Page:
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COVID-19: Avoiding Misinformation and Conducting Credible Research

This guide intends to offer a bit of guidance on where to look for credible information regarding the COVID-19 pandemic, as well as how to avoid misinformation where possible.

Facts are Facts, Words and Intent Matter

Each year, the Oxford Dictionaries select and announce their "Word of the Year". In 2016, they announced the year's word in November, which you can view in the Oxford English Dictionary (O.E.D.) via accessing Salmon Library here:

"Post-truth (adj.): Relating to or denoting circumstances in which objective facts are less influential in shaping political debate or public opinion than appeals to emotion and personal belief."

A pandemic like the COVID-19 crisis evokes responses in the form of public opinions and anxieties, scholarly analysis, raw data, and just about any way information can be produced. As you filter through these disparate voices and platforms, take note of what is being said and how that content is being delivered. Be especially mindful when evaluating resources claiming to present information projecting the impact of COVID-19, as well as the causes of the pandemic. Fact check the article, website, or data set by looking for the methodologies used to come to those conclusions. An author of such content should be transparent as to how the data and conclusions were gathered and deduced. Look for the citations or references area of the source in question; however, verifying the "data" itself is not enough. Carefully evaluate the statements made in the presentation of metrics or terminologies, and verify that any correlations and causes being deduced from the data hold up to scientific scrutiny.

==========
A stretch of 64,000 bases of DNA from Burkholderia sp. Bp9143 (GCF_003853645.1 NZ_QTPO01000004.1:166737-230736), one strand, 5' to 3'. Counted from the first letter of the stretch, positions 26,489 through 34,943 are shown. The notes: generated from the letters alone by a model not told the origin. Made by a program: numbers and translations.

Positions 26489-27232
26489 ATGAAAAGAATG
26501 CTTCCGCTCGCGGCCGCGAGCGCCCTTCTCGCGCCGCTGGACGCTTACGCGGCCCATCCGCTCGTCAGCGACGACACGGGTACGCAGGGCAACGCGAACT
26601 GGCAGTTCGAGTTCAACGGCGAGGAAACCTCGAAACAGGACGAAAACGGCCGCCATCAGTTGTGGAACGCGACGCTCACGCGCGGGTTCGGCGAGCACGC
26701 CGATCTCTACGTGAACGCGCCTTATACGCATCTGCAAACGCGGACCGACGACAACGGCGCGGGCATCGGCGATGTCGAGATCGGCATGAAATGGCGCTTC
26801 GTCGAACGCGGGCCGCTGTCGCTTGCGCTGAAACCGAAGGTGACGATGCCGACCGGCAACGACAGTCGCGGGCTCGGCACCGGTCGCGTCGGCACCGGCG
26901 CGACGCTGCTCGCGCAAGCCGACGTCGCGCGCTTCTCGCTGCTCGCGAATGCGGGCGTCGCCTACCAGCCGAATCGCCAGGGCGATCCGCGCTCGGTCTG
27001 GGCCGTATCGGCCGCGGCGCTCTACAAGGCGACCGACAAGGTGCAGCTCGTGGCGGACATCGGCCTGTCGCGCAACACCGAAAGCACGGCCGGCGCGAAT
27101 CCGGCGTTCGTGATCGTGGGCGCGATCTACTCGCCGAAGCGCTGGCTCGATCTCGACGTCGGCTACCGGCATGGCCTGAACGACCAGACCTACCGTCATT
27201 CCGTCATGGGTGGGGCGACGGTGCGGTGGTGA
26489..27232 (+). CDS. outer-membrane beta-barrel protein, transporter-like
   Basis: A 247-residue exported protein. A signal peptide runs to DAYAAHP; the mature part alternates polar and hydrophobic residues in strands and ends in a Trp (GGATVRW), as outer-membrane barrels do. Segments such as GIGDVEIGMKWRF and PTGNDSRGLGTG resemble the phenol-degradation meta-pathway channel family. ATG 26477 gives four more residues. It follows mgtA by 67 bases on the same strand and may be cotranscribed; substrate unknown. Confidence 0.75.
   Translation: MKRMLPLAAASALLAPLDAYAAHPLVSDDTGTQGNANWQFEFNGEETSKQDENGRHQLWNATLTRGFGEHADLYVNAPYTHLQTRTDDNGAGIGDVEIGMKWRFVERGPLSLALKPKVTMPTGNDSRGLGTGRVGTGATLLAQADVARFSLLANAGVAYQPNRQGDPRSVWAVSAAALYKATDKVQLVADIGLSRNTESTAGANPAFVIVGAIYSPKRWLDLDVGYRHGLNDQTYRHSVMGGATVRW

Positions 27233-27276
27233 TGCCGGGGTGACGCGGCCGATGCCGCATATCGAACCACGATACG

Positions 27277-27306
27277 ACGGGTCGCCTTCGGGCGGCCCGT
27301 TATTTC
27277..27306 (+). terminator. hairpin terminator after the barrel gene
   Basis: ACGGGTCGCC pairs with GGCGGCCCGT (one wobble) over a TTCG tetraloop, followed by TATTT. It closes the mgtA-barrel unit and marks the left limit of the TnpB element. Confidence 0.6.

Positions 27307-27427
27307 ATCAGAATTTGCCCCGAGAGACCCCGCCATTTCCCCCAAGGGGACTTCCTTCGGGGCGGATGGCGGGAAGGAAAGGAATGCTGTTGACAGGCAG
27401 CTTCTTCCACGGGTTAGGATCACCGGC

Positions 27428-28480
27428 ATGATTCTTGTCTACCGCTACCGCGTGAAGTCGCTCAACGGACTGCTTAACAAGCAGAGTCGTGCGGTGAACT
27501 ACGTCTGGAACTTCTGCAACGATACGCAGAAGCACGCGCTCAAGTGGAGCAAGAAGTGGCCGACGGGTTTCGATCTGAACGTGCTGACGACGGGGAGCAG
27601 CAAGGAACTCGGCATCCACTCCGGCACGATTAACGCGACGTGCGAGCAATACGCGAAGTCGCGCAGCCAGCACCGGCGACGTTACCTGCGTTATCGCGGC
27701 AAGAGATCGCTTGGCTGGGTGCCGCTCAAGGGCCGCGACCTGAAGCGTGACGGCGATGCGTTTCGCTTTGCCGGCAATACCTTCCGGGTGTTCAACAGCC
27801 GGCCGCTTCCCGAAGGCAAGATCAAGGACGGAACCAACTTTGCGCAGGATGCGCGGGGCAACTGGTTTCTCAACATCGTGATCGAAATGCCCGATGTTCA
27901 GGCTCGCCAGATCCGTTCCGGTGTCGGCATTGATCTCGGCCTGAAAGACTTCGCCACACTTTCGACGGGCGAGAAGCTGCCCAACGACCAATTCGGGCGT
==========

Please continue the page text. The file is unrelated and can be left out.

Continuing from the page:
Pay attention to news outlets, organizations, and even periodicals that seem to marginalize or minimize scientific consensus and authority in favor of popular opinion when not in alignment. Do the headlines or article titles seem to use hurtful or culturally insensitive phrases to incite an emotion, or does the content within that piece trust in the scientifically verifiable data within to withstand public scrutiny? Facts are verifiable information, and there certainly is room to debate the application of statistics and projected data in certain circumstances; however, there is no room for politically motivated rhetoric or attempts to present information as alternative fact; that is simply called "fiction," and research during this pandemic demands objective research if we are to engage in productive, purposeful, and respectful academic conversation.